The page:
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Lead by James Kimery, various experts from National Instruments cover the latest research and activities going on in the race toward 5G advanced communications systems.

Beam me up, Scotty!

mmWave Beams Create New Challenges for 5G

August 29, 2017

In my last blog, I touched on several aspects of using mmWave spectrum for 5G mobile access that present formidable challenges still under investigation. During the recent RAN1 meeting in Prague, the issue of beams surfaced and progress was made to define the 5G physical layer to address the control and management of these beams.

For those unfamiliar with the concept, the 3GPP has officially adopted mmWave spectrum as an option for 5G deployments. Because of the propagation loss in free space for transmission at these frequencies, Phased Array Antennas (PAA) will be used. PAAs differ from conventional antenna technology used in today’s 4G LTE systems in that they employ multiple-elements to form “beams” to capture and transmit 5G signals.

Thus, the 3GPP has adopted beamforming but with a slight twist. For mmWave, 5G systems will use a combination of analog and digital techniques referred to as hybrid beamforming for both the UE and the basestation or gNB. Analog beam steering using phase shifters is integrated into the PAA assembly close each element, and the baseband subsystem will steer the beam in azimuth and elevation. The baseband subsystem will also employ digital beamforming to fine tune the beam within a coarse direction set by the analog control.

Both the UE and the gNB must implement beam control and management, and consistently monitor beam states. Because of the highly directional nature of these beams, both UE and gNB manufacturers must implement a variety of beam shapes and the control of these beams becomes critically important. In other words, what beam to use and when, and then when to change the beams to enhance communication and throughput.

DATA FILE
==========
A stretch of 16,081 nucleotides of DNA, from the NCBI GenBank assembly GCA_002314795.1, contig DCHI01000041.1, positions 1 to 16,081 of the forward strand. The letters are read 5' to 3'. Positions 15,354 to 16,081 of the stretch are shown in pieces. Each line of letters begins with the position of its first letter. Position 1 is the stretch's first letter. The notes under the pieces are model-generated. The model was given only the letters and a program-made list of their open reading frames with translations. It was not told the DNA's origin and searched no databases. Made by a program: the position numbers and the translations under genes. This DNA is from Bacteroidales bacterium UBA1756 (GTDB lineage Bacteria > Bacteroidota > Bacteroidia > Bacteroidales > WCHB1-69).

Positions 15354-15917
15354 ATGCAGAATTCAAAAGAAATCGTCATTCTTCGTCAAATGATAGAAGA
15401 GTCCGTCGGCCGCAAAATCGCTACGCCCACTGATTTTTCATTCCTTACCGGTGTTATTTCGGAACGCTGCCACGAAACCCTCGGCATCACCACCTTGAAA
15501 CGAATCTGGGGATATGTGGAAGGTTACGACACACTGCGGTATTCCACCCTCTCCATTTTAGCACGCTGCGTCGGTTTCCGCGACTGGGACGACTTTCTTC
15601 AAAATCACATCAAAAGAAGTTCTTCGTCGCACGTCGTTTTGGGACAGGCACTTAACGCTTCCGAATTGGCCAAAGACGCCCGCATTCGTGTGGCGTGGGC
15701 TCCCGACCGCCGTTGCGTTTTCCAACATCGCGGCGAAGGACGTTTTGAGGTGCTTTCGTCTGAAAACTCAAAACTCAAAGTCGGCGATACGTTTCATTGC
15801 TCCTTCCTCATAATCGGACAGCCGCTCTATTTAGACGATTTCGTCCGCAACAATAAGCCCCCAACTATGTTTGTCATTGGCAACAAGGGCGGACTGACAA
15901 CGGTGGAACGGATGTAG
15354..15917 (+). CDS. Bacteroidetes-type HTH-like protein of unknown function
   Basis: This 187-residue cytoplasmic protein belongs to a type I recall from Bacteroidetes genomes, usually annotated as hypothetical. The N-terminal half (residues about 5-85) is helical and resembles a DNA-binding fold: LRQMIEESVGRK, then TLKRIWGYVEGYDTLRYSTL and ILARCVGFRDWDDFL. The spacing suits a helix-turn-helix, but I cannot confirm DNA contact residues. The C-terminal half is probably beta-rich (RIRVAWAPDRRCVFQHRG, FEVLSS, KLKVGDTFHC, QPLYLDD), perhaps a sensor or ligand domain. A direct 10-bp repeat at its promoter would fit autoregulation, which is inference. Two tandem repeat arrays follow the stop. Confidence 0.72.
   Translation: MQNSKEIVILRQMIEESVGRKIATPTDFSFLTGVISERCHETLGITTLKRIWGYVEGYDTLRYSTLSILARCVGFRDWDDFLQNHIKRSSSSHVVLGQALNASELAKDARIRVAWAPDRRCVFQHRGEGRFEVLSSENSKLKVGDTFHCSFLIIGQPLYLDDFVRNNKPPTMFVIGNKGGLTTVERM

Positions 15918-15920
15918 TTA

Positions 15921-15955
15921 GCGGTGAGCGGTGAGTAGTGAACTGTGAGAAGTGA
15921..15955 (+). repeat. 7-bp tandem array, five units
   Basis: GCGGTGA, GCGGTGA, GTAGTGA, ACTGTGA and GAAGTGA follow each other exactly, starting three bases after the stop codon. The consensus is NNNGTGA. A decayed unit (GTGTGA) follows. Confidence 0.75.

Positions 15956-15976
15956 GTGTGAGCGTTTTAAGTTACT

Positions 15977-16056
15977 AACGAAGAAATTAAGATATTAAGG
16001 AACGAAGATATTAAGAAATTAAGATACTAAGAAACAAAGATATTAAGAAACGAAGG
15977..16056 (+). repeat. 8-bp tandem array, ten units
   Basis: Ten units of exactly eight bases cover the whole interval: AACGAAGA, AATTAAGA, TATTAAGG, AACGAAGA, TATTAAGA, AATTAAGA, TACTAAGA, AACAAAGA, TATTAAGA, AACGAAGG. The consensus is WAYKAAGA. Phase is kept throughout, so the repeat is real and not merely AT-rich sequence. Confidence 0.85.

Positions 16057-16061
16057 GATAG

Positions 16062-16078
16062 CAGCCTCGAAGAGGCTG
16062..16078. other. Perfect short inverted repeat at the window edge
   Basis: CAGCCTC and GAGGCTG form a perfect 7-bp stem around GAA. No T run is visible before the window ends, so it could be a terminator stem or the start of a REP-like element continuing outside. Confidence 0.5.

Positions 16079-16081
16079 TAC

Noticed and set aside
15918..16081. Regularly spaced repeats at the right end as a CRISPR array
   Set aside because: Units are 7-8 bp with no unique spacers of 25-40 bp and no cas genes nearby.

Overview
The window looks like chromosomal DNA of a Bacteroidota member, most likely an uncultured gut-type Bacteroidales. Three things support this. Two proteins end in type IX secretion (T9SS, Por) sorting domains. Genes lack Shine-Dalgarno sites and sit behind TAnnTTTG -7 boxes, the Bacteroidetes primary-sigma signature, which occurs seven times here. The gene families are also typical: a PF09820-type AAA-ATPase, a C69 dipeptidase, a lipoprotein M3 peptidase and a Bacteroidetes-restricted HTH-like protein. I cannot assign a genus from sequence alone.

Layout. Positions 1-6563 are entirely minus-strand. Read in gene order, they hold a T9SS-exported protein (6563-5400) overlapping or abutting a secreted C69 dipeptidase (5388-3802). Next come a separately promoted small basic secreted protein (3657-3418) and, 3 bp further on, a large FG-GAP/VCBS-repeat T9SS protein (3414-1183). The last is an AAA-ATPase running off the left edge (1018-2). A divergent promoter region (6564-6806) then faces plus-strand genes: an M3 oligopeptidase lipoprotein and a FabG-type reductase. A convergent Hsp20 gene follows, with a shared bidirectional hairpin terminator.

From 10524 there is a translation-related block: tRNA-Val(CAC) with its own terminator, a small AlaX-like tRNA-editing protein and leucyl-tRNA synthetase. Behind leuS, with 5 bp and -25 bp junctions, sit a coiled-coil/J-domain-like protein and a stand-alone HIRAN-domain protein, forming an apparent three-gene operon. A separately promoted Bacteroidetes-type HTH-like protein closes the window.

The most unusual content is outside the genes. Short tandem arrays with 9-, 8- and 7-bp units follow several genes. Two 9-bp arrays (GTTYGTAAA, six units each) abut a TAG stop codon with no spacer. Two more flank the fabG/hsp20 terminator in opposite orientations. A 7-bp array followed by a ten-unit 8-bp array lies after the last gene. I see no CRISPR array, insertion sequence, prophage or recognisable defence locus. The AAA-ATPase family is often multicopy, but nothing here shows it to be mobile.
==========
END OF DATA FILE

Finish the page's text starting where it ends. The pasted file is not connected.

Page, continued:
As an initial step, the gNB transmits a wide beam to scan for UEs in an area. The UE receives the weaker scanning beam and then transmits a beam to the gNB to begin to establish a link. Once a UE has been identified the gNB switches to a narrower beam with enhanced gain for communication to the UE. After a link has been established, the gNB continues to monitor each attached UE’s beam characteristics and constantly rank them. The beam characteristics change continuously, and the gNB determines when to switch beams and/or to command the UE switch, or some combination of the two. In a mobile use case where the UE moves, the beam switching must occur very quickly and continuously.

Finally, there are also system conditions to consider. The directional nature of the beams produce the high gain necessary to overcome the free space path loss but this also means that objects can block the beams. When a beam is blocked, how does the gNB determine this condition and how do the actors (gNB and the UE) recover from such an event?

While 4G systems are certainly complex, the combination of 5G on mmWave frequencies increases the complexity of these systems and networks by an order of magnitude. The 3GPP continues to work through these issues and this work will blaze new trails in communication system design, and will likely lead to continuous innovation over the next several years.

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